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High Energy Galactic Particle Accelerator Located

High Energy Galactic Particle Accelerator Located

An unprecedented measuring campaign has succeeded in precisely defining the place of origin of high-energy gamma radiation in the galaxy Messier 87.

This radiation can only be produced by accelerating elementary particles to very high energies in enormous cosmic objects.

Now the underlying extreme physical processes and inherent implications can be investigated in more detail.

Our neighbouring galaxy Messier 87 (M87) accelerates elementary particles to extremely high energies - millions of times higher than anything possible with the particle accelerator LHC (Large Hadron Collider) at CERN. These particles contribute to the cosmic radiation that can be measured on earth. For the first time, physicists can now locate exactly where the acceleration of the particles takes place, i.e. right next to the black hole in the centre of the galaxy.

Cosmic radiation was discovered more than 98 years ago, but since the particles are deflected in magnetic fields, their origin cannot be measured directly. The fact that M87 accelerates elementary particles was known, because very high-energy photons, so-called gamma rays, are also produced during such acceleration processes.

These gamma rays are not deflected by magnetic fields and therefore reach us on a direct track. This radiation can be detected (see box) using Cherenkov telescopes. However, these telescopes have an angular resolution of only about 0.1 degree, so that it is impossible to pinpoint where exactly in M87 the acceleration takes place.

Telescopes on three continents

In an unusual measuring campaign, the answer to this unsolved issue could now be found. For more than 120 hours, the world's most modern Cherenkov telescopes MAGIC (Major Atmospheric Gamma Imaging Cerenkov) on La Palma, VERITAS in Arizona and H.E.S.S. in Namibia observed the M87 galaxy during a particularly active phase. At the same time, M87 was also observed with the VLBA (Very Long Baseline Array), a combination of several radio telescopes with very high spatial resolution scattered over the whole of the USA.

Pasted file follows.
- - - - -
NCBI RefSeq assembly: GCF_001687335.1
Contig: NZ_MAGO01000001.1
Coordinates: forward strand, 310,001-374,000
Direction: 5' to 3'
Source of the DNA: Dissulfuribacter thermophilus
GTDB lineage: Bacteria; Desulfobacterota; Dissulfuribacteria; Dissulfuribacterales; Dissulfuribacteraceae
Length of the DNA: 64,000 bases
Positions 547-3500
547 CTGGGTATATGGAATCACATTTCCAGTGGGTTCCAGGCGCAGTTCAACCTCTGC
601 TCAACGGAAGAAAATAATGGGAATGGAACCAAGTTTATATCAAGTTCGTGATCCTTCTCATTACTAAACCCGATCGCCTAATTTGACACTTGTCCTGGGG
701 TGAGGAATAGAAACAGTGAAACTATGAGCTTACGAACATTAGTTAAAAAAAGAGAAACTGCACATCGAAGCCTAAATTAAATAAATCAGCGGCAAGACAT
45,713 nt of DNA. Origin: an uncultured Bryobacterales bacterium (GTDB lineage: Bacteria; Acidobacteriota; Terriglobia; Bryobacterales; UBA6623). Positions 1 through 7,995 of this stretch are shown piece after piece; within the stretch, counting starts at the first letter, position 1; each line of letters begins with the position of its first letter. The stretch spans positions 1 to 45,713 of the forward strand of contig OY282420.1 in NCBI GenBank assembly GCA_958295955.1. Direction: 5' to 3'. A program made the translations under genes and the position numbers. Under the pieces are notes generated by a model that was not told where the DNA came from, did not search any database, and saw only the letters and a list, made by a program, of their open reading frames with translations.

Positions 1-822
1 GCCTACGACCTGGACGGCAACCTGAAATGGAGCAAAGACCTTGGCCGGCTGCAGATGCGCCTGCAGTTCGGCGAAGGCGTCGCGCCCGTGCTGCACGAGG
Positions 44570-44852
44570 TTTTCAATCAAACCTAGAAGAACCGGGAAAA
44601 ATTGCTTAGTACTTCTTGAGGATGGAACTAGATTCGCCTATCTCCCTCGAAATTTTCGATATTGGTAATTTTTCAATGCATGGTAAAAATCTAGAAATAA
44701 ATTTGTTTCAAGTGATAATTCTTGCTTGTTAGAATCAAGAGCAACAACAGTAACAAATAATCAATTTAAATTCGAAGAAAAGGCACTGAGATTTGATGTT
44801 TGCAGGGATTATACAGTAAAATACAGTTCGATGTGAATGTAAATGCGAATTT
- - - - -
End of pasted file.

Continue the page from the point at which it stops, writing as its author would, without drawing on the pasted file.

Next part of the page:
Normally, radio observations do not allow to draw conclusions on the acceleration of elementary particles, since strong emissions within the radio range can also have many other causes. As the spontaneously developed research collaboration reported in the renowned technical periodical 'Science', however, a breakthrough was attained by combining both measurements.

Simultaneous with the strongest bursts of gamma radiation seen from M87, an extremely high activity was measured in the radio band, and this exclusively in the proximity of the black hole. This indicates that the outbursts of gamma radiation and the radio emission were produced by the same process, and therefore both originate from the proximity of the black hole.

Particle physicist Adrian Biland, coordinator of the ETH group participating in the MAGIC experiment, explains: "For the very first time, we now have a clear reference to where exactly one part of the extragalactic cosmic radiation develops, the origin of which has been an enigma for nearly a hundred years."

The measuring campaign started when MAGIC observed an enormous burst in gamma rays. Biland recounts: "Previously, we had observed M87 time and again without seeing anything particular." Immediately after the burst occurred, the scientists alerted the researchers at the other telescopes who thereupon also directed their devices towards M87. At the three Cherenkov telescopes alone, some 400 scientists were involved, a good part of the world’s gamma ray astrophysics community.

The Messier 87 galaxy

"The Messier 87 galaxy. (Credit: NASA and the Hubble Heritage Team/STScI/AURA)"

Source: ETH Zurich

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